“Doug Fir Forest” 12×9 impasto oil by Karen Doyle

About the trees:

Botanist-explorer David Douglas — this tree’s namesake — described it as “one of the most striking and truly graceful objects in nature.” Tree expert Michael Dirr heralded it as “one of the noblest forest trees.” 

Douglas-fir,  scientific genus name Pseudotsuga menziesii,  the most common tree in Oregon, is the most crucial conifer in the state because of its ecological and economic significance. The Oregon legislature recognized this when it designated Douglas-fir the official state tree in 1936. 

Douglas-fir grows in various mixed conifer and hardwood forests in Oregon, from sea level to 5,000 feet elevation. The species has some ability to germinate and grow in the shade of other species and eventually replace them, but Douglas-firs prefer sunlight and mineral soil. Because of their immense size and thick bark, more giant trees can survive wildfire and reseed themselves in many burned-over areas.

The Oregon Champion Douglas-fir is 11.6 feet in diameter and 329 feet tall. Maximum heights can reach well over 300 feet, and diameters can reach 15 to 18 feet. Douglas-fir in the Pacific Northwest ranks as the second tallest tree species in the world behind the coastal redwoods in Southern Oregon and Northern California. When Douglas firs grow in dense forests, they self-prune their lower branches so the conical crown starts many stories above the ground. Commonly living to be at least 500 years of age, the oldest trees can be more than 1,500 years old.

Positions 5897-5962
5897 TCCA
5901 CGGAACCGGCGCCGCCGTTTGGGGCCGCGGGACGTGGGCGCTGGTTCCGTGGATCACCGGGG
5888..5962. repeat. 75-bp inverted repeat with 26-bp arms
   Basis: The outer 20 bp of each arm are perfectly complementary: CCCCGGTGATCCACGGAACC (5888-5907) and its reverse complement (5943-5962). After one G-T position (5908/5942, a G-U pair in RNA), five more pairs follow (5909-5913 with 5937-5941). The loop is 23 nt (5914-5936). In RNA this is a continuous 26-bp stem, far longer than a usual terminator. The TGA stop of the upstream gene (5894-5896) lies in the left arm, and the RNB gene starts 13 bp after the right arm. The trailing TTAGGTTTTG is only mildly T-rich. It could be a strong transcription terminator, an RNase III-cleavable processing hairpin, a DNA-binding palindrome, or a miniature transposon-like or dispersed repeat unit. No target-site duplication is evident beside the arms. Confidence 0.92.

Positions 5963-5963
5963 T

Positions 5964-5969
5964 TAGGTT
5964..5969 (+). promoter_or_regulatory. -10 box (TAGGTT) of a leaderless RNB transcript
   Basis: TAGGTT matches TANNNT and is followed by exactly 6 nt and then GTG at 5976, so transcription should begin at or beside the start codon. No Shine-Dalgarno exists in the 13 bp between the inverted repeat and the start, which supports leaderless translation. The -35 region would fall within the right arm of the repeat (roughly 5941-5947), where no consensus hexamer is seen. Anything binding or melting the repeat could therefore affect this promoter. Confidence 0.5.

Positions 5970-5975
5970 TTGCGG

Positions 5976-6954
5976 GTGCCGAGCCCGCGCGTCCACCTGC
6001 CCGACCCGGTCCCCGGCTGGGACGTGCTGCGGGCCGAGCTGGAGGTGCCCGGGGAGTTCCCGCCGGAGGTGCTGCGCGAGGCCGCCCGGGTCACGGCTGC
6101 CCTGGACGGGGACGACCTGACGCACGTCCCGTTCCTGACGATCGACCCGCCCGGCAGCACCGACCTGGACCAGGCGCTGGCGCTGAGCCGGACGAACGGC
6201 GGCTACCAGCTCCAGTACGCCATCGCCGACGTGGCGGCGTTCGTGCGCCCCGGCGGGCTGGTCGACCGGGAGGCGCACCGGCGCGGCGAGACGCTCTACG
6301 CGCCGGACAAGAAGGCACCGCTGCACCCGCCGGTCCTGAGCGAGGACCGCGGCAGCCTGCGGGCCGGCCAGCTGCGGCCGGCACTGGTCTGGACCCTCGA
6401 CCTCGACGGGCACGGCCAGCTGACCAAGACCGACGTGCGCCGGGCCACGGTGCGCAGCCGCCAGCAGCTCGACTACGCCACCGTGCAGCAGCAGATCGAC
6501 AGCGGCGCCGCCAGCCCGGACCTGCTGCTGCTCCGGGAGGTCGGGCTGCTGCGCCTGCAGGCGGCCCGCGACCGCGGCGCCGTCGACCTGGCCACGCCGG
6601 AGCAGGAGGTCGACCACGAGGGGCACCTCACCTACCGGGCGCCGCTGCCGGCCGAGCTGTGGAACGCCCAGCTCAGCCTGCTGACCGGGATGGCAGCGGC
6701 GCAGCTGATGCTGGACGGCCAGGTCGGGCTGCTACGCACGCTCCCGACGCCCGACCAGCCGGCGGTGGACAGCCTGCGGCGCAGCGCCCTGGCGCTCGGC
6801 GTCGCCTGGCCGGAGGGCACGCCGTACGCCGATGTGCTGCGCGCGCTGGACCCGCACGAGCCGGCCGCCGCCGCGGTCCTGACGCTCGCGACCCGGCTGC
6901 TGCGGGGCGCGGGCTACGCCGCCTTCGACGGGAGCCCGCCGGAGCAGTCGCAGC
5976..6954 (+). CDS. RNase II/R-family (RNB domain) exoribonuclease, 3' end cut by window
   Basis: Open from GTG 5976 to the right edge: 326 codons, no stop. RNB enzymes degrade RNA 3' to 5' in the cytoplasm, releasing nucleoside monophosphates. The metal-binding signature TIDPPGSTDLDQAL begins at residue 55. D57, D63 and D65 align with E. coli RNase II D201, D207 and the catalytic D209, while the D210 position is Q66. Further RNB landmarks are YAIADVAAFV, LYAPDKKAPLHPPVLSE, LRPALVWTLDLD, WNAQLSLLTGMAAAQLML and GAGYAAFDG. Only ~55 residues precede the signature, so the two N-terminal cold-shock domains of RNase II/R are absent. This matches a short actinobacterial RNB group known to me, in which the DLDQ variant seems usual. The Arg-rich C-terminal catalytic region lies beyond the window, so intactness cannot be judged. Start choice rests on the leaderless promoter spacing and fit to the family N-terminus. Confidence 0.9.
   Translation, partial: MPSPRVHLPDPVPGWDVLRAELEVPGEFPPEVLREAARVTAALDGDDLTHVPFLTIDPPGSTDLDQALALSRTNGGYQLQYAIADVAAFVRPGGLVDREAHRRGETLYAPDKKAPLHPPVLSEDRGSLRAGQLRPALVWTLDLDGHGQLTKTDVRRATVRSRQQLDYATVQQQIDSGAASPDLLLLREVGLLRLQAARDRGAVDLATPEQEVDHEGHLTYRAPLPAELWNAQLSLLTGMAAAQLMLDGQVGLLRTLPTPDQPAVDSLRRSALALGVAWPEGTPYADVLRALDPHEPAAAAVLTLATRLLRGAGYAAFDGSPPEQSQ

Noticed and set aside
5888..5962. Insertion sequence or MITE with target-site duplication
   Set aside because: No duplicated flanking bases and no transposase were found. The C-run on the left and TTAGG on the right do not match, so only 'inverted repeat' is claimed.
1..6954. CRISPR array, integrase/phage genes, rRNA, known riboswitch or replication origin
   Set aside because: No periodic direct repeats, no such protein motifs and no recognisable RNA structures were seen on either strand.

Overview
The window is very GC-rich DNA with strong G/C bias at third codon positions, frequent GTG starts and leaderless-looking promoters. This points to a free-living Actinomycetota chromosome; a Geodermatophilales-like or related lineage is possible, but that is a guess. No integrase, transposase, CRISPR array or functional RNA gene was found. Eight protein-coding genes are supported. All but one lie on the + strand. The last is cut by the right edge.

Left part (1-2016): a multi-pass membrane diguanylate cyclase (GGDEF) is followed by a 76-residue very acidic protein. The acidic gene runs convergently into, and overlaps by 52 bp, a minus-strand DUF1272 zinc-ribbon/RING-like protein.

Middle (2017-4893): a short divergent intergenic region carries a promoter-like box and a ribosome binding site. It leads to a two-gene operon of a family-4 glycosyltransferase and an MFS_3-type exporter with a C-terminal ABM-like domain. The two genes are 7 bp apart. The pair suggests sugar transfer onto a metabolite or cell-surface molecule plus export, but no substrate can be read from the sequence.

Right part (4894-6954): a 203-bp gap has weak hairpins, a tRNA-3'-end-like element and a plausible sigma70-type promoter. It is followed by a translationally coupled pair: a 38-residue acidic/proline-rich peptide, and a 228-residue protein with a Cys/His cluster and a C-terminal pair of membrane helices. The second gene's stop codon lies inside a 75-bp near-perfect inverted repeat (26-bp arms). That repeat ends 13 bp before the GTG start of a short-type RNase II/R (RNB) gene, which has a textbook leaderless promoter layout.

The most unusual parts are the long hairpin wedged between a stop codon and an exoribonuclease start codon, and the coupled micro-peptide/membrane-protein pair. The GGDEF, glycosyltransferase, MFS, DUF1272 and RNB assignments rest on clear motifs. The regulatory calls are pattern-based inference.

As a versatile timber tree, Douglas-fir has few rivals. No other tree in the world produces more wood products for human use. It’s strong, relatively dense wood produces large timber beams, boards, railroad ties, plywood, and wood fiber for paper manufacture. It is used for reforestation along the Pacific coast. Its seeds are produced first at the age of about 25 years and in large crops every 5 to 7 years.

“Roseate” rosy impressionistic 30×24 oil by Karen Doyle 

As its sound might suggest, roseate has to do with “rosy.” Anything that’s roseate is rose colored or pinkish. It’s often used in the term “roseate glow,” typically to describe a sunset.

About wild roses:

Roses first appeared on Earth around the time dinosaurs went extinct, 60 to 70 million years ago.
Fossil records indicate roses grew in Oregon during the Oligocene Epoch, 32 million years ago. 
There are three native rose species in the Inland Pacific Northwest: baldhip rose, Nootka rose, and Woods’ rose. Native Oregon roses are wild flowering shrubs providing total spectrum pollen for bees, bird nesting places, and small mammals seclusion. Their fruits or hips are tasty treats for wildlife and a powerhouse of essential human antioxidants. 

 The wild rose is the National Floral Emblem of the United States as the symbol of life, love, and devotion. 

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